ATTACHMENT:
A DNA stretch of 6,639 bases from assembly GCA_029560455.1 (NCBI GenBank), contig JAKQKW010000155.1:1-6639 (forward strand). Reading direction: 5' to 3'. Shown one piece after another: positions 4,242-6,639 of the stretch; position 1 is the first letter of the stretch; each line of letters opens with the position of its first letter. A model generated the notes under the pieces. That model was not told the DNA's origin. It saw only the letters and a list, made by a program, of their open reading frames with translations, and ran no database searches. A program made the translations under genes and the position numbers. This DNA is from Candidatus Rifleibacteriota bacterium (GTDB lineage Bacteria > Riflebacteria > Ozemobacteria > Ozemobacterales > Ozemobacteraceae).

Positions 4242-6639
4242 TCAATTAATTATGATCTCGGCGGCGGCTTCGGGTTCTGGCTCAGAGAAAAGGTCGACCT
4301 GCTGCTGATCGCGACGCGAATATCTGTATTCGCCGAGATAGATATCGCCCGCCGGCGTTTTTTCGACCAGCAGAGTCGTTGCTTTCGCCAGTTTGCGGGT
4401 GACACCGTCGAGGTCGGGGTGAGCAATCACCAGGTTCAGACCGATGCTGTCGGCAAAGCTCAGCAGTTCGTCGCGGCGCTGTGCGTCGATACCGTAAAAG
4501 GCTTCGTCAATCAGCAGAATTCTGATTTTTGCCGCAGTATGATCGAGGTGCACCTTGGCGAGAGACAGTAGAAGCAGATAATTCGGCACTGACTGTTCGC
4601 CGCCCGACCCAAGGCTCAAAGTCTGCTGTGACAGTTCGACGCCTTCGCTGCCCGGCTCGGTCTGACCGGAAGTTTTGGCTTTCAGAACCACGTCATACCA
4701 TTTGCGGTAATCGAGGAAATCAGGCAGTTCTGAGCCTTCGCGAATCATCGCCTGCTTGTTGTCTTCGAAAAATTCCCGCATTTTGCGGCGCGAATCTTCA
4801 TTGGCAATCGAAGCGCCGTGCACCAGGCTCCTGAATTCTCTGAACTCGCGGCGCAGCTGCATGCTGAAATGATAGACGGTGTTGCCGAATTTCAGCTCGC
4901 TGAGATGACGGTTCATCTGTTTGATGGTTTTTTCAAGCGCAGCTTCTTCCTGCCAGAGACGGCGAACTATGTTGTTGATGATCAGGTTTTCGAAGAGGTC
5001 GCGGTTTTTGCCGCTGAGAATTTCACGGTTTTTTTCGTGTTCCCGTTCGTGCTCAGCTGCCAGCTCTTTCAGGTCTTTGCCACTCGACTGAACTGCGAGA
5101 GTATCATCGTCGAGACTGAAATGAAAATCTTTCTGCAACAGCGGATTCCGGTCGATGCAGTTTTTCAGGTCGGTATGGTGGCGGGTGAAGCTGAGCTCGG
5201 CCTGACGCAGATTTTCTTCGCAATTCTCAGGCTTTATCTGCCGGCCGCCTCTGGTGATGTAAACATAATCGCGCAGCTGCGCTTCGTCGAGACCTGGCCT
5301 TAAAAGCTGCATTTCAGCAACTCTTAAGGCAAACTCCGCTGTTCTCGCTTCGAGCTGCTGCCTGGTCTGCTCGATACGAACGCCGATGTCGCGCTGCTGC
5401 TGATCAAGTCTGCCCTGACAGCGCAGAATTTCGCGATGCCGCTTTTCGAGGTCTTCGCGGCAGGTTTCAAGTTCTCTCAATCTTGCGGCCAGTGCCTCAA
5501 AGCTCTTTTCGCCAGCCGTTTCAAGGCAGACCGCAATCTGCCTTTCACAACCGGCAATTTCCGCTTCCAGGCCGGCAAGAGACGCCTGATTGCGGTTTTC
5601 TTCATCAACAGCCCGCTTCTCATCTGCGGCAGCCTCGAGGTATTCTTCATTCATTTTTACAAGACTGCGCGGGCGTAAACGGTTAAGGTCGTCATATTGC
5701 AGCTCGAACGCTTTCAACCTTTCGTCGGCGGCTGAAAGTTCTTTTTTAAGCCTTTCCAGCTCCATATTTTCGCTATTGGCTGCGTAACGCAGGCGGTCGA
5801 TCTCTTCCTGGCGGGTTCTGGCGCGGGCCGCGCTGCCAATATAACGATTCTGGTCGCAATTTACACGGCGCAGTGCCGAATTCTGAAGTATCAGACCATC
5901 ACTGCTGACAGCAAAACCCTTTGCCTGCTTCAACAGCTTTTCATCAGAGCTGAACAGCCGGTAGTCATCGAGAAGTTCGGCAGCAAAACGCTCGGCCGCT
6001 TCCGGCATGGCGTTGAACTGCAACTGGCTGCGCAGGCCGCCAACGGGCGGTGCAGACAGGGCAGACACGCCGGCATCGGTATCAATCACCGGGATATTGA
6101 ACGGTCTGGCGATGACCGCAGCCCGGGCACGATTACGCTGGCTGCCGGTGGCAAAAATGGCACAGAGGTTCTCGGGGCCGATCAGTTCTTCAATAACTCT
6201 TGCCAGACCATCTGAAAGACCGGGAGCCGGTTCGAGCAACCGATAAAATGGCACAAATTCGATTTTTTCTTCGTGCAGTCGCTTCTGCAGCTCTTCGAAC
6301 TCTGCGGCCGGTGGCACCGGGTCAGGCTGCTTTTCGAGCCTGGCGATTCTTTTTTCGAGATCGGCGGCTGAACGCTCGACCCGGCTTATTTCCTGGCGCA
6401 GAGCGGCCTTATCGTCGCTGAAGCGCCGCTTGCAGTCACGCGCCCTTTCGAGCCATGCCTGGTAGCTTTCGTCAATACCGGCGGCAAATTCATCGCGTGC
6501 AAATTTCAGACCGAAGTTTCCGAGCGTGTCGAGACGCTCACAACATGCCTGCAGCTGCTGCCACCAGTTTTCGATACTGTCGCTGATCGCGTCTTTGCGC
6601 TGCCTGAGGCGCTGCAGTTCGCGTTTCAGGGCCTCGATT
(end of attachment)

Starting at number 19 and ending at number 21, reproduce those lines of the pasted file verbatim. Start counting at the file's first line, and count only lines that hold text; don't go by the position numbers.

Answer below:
5801 TCTCTTCCTGGCGGGTTCTGGCGCGGGCCGCGCTGCCAATATAACGATTCTGGTCGCAATTTACACGGCGCAGTGCCGAATTCTGAAGTATCAGACCATC
5901 ACTGCTGACAGCAAAACCCTTTGCCTGCTTCAACAGCTTTTCATCAGAGCTGAACAGCCGGTAGTCATCGAGAAGTTCGGCAGCAAAACGCTCGGCCGCT
6001 TCCGGCATGGCGTTGAACTGCAACTGGCTGCGCAGGCCGCCAACGGGCGGTGCAGACAGGGCAGACACGCCGGCATCGGTATCAATCACCGGGATATTGA